By Tonya Garner: CNJ staff writer
An eruption of unwelcome and unsightly visitors has disrupted the lives of residents in Parmer County and other West Texas communities.
Rick Gilliland, USDA Wildlife Services representative, said favorable weather conditions have fueled a “population explosion” of the hispid cotton rat, an indigenous pest to west Texas and surrounding areas.
Caroline Reeve, Friona resident, said she and her husband Glen “live on the edge of town” on about an acre of land. She describes the area as “residential.”
Reeve laughingly recalled the first time the rodents were found on her property.
“My husband was in the barn moving a pallet,” Reeve said. “Two or three rats scattered and gave him a scare.”
According to Reeve, her husband used the weed-eater to dismember one of the offending rodents before purchasing rat traps and bait. Reeve said they trapped an average of three a day using strong-smelling cheese as bait.
“I don’t want them anywhere near my house,” Reeve said. “They’re nasty.” She described the rodents as “fat and fast.”
Ed Terry, co-owner of Veterinary Industries in Friona, said he lives about 20 miles south of town and is used to seeing rodents on his property. “I haven’t noticed any more than usual,” Terry said.
However, his customers who reside in the city limits have noticed an outbreak of the rodents. “Customers are saying the rats are all over town,” Terry said. “They are living in shrubs and bushes.” Friona residents are looking for any way to rid themselves of the creatures, said Terry. Rat traps and poison have been flying off the shelves at the veterinary store.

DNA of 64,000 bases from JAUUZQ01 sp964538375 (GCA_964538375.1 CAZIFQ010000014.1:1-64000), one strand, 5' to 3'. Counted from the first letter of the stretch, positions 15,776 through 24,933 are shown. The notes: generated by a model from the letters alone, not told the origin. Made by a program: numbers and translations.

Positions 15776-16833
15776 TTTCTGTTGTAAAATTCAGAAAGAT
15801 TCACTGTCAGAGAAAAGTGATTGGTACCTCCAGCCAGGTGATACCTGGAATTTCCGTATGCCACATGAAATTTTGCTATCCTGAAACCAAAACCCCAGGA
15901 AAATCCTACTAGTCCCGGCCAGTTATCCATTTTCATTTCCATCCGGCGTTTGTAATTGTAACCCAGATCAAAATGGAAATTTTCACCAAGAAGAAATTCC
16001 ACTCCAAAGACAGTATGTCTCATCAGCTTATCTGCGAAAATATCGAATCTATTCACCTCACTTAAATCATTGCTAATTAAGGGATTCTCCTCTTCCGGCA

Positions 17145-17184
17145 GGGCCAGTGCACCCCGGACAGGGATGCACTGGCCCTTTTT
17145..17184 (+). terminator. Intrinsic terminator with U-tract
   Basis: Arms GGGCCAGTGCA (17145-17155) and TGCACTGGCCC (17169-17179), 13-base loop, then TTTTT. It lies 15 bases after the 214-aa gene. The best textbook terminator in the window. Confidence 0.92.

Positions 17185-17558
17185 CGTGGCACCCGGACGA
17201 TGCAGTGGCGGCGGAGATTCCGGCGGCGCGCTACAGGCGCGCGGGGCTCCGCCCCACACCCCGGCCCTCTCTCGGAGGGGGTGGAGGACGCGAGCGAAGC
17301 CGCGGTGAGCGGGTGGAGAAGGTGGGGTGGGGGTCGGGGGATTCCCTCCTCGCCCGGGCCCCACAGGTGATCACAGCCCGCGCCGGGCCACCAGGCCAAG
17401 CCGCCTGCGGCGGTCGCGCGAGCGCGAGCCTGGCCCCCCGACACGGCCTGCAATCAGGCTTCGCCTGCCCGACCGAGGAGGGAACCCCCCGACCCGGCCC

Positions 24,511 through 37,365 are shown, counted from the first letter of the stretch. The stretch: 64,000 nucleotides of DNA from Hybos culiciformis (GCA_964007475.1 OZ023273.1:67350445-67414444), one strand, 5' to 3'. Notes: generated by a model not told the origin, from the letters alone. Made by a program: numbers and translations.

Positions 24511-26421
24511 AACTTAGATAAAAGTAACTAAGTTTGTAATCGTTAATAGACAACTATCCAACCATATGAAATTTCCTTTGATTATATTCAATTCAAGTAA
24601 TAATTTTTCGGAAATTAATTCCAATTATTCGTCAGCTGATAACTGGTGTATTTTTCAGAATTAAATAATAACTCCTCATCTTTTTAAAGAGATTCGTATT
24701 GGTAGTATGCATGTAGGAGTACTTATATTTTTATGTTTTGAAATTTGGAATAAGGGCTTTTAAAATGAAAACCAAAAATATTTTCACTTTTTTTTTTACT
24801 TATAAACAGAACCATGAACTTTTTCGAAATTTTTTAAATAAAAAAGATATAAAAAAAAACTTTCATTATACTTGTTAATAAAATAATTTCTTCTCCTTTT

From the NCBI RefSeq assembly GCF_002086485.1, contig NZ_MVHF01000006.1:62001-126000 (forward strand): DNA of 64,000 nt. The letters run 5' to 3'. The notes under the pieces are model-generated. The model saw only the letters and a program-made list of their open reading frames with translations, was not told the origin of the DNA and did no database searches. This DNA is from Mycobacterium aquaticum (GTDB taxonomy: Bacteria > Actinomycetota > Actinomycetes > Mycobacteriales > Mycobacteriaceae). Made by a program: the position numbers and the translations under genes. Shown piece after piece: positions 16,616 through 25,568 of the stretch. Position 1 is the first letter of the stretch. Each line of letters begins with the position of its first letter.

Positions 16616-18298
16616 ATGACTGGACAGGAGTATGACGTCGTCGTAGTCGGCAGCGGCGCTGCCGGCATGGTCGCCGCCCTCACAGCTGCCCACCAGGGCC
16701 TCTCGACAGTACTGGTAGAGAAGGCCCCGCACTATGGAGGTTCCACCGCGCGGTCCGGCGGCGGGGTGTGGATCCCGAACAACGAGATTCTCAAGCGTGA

Gilliland said the humpbacked animals are strictly field-dwellers.
Reeve said she is unsure about that. “We found one in the garage,” Reeve said. “I certainly didn’t put it in there.”
The hispid cotton rat is described as a 10-inch long herbivore rodent covered with stiff hairs. The mammal’s usual habitats are moist fields, vegetable and melon fields and other grassy areas. They consume weeds and grasses and seem to have a preference for peanuts, peas and melons.
Parmer County Extension Agent Monti Vandiver said the last serious outbreak of the hispid cotton rat was in 1958 when the rodents seemed to appear from nowhere and caused serious crop damage.
According to Vandiver, no crop damage has been reported in relation to the current rat outbreak.
The number of rats people are seeing is largely due to the rapid reproduction cycle of the female cotton rat. One female is able to produce nine litters annually with a gestation period of 27 days. The young are weaned in 10 days and are able to breed in two months. The life expectancy of a cotton rat is approximately one year.
Gilliland said farmers are concerned because rodents are known disease carriers, and rat corpses are prevalent in the area. “The State Department of Health Services have tested the rats for diseases,” Gilliland said. “They concluded the hispid cotton rats are not carrying any diseases.”
Reeve said her neighbor has two cats who are killing the rats. “I bet she is burying about 15 a day,” Reeve said.
Although trapping is an option if the rat population is very low, Vandiver recommends mowing. “They will relocate if they don’t have ground cover,” Vandiver said.
Reeve said mowing seems to work. “We mowed everything and haven’t killed one in over a week.”